Academic journal article Journal of Accountancy

Country-by-Country Reporting by Multinationals

Academic journal article Journal of Accountancy

Country-by-Country Reporting by Multinationals

Article excerpt

The Organisation for Economic Co-operation and Development (OECD) has recently been advocating for increased tax transparency and for international cooperation to prevent tax avoidance. One element of this international cooperation that the OECD would like to see implemented is country-by-country income and tax reporting by multinational corporations. Country-by-country reporting would be a boon for tax administrators, but it has the potential to be a compliance nightmare for companies.

The OECD's plan would require multinational companies to report both their income and the taxes they pay to the governments of each country in which they operate, thus allowing those countries to determine if the company has avoided paying taxes in any country in which it has economic activity. Last fall, the OECD issued a draft Memorandum on Transfer Pricing Documentation and Country by Country Reporting, which examined the issues that must be resolved to implement countryby-country income and tax reporting. The two big issues are: What information should companies be required to report? And how would reporting and data sharing work?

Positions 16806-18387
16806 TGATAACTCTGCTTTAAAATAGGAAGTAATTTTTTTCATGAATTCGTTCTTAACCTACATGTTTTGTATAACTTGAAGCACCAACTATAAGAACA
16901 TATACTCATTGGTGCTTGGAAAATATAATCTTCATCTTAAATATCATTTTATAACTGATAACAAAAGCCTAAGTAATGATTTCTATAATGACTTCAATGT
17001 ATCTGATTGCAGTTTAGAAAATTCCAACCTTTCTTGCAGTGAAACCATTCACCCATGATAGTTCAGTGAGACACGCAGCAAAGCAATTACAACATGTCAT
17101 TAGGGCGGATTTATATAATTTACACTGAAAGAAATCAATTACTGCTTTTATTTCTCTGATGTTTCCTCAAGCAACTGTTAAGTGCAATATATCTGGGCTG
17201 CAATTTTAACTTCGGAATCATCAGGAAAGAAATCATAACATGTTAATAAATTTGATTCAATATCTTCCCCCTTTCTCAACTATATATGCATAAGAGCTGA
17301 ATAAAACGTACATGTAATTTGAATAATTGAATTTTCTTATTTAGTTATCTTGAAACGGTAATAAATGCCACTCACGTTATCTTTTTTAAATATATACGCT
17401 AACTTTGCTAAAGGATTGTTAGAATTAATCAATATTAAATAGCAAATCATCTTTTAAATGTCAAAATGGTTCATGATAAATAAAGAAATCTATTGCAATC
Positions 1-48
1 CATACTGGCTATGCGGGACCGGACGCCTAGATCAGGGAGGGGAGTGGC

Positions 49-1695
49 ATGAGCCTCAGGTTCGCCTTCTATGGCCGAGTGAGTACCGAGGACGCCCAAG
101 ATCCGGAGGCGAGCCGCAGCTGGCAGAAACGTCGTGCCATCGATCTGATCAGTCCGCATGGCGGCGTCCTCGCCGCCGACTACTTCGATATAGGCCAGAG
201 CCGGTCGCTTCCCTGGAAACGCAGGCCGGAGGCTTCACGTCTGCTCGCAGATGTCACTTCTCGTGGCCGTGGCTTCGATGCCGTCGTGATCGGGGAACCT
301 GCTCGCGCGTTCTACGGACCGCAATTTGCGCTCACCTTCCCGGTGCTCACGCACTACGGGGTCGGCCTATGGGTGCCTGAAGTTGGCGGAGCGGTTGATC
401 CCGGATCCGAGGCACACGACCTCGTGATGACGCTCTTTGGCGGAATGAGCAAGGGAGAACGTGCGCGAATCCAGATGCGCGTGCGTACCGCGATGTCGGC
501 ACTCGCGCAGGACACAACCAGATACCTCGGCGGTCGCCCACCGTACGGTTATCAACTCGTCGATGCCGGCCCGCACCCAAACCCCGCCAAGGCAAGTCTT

The memorandum examined several possible approaches to income reporting. These included:

* Using the financial statements of each legal entity in a multinational group to report the net income before tax for each entity in the group;

* Using tax returns filed in each jurisdiction as the basis for reported income;

* Using accounting segment reporting rules to calculate country-by-country income of a consolidated multinational group; or

* Using data from a company's internal consolidating income statements to determine each company's contribution to consolidated income. …

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